How Matt can't see big picture on policing riots
Published 13/06/2013 | 08:20
I have a friend who was invited along recently to a police station to "help with inquiries". Turns out he'd been "identified" from police photographs of flag protest participants.
Now the chances of this particular lad taking part in street disturbances, of any hue, are slimmer than a supermodel's sandwich filling. But he accepts the police have a job to do. It was a serious accusation. And he was happy to go along and help clear things up.
As soon as the investigating officer laid eyes upon him it was smiles all round: "It's not you."
Apparently there was a very obvious physical discrepancy which immediately ruled him out from being the bloke in the picture.
But here's the thing. There was a definite likeness. He saw it himself.
What if it had been less obvious that he just couldn't have been Flag Man in the picture? The police concede in such a situation a file might well have been sent to the PPS.
Just so you know. Since it could also be you ...
This does seem an odd way to go about policing. Photographing lawbreakers and then trying to identify them for prosecution in the aftermath.
The PSNI. The Polaroid Service of Northern Ireland?
In fairness, photographic evidence has helped convict numerous wrongdoers. So it does have a role to play. But is police camera ever a substitute for action? A snapshot of what I mean ...
A few weeks back I watched a bunch of yahoos strutting around Belfast along the middle of the main thoroughfares, halting traffic, bringing business to a standstill.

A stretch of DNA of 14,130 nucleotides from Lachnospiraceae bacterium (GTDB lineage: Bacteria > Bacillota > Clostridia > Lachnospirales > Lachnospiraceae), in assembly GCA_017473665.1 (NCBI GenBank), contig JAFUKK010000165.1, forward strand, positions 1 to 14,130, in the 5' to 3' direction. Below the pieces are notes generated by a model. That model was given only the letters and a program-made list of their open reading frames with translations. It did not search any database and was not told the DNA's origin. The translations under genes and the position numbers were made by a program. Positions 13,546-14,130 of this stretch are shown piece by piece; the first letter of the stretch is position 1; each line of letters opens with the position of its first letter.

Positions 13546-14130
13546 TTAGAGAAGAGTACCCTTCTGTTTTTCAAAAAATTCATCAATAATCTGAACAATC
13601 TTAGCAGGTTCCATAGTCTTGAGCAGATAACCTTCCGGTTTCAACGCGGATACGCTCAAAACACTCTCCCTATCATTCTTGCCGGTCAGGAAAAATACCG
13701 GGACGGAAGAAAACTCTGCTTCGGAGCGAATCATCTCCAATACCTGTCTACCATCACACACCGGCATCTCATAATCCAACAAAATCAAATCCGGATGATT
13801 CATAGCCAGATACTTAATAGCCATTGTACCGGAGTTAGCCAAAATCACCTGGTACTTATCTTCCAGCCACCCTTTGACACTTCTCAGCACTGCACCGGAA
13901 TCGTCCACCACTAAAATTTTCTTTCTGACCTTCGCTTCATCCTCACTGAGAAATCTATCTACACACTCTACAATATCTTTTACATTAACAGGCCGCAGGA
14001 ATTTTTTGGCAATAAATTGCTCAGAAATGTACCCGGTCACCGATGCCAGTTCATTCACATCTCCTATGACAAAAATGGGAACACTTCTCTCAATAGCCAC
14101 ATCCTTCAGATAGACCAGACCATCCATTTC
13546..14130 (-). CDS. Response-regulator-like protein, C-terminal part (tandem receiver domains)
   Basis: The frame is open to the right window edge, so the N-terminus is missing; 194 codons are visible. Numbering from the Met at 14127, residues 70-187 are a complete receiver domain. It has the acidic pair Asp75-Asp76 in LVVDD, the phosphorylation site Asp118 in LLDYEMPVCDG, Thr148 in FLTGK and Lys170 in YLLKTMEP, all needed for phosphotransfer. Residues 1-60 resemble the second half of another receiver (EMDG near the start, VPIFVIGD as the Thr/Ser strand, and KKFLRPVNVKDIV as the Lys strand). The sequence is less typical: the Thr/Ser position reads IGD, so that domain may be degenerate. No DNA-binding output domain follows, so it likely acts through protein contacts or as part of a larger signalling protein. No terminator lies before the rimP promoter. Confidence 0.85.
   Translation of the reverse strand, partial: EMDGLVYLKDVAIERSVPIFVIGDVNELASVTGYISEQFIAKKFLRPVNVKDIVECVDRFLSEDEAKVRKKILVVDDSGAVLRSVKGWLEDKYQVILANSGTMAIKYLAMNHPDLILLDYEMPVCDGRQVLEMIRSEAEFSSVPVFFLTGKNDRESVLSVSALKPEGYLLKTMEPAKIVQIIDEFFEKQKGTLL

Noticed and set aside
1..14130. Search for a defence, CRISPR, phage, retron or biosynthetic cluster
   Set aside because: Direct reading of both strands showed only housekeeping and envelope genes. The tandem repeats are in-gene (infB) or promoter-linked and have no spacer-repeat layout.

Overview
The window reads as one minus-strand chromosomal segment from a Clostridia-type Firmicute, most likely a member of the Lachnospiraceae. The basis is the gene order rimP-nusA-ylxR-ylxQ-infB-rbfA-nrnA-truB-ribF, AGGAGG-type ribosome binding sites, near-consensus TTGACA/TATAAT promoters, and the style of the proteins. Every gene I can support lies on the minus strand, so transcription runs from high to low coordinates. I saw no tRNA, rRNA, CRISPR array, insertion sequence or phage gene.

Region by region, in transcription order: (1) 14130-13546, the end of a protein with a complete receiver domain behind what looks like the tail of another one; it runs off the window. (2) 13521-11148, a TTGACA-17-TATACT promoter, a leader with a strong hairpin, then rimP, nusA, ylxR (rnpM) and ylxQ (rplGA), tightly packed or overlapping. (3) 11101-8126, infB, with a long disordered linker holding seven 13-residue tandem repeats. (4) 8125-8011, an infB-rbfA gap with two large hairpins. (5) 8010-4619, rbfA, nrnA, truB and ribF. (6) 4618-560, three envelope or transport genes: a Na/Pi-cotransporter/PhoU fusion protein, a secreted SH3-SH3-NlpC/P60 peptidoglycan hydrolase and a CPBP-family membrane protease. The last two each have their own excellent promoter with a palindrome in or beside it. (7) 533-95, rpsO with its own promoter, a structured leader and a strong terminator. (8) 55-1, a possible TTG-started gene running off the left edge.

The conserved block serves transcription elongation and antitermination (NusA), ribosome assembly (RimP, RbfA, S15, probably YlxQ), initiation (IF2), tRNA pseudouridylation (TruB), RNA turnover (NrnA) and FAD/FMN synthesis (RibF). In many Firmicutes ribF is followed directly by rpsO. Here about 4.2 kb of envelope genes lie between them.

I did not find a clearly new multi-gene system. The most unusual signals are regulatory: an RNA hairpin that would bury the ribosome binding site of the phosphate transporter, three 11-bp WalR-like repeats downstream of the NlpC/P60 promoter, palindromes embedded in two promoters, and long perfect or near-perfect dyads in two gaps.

Police officers geared up as if for Armageddon watched forlornly from the pavements. They vastly outnumbered the yobby boys. Yet they just stood and watched and presumably videoed. Apart from stopping drivers exiting a local shopping centre, that seemed to be their orders.
They looked mortified. I was mortified for them.
These are outstandingly brave men and women who put their lives on the lines to uphold the law of the land for the rest of us. Watching them having to stand there being jeered at by thugs was shaming.
Does Matt Baggott actually get this picture? Mr Baggott currently appears to see his role as some sort of peace missionary on outreach to political parties and paramilitaries. (His most recent gig was preaching to the Sinn Fein faithful at a conference in the Europa.) But it's not just lights, camera the public want from a police chief.
People want to know why, as the Police Federation's chairman Terry Spence points out, officers are unable to take robust action.
Why they're being asked to just stand there and take it.
Not just on the sidelines. But all too often on the front line being hammered (literally) by both sides of sectarian and paramilitary scumbaggery.
In less than a year, 448 officers have been injured as a result of public disorder, 147 of them during the flag protests alone.
As Mr Spence says, they are being used as cannon fodder.
What if any one of those officers was your son or daughter? Your husband or wife?
Over the next few days police officers here are facing what is being described as their greatest challenge – the G8, the biggest policing operation in the history of this place.
A hell of a lot is being asked of them.
And there also remains the challenge of policing street disorder of the local variety.
Those injury statistics quoted by Mr Spence are beyond shameful.
He is right to question strategy. To highlight the deep public unease about what is seen as police tip-toeing around the UVF in east Belfast.
For now the G8 is the big picture. But – like those wanted pics of the flag protesters – there are other aspects of policing here that also need more focus.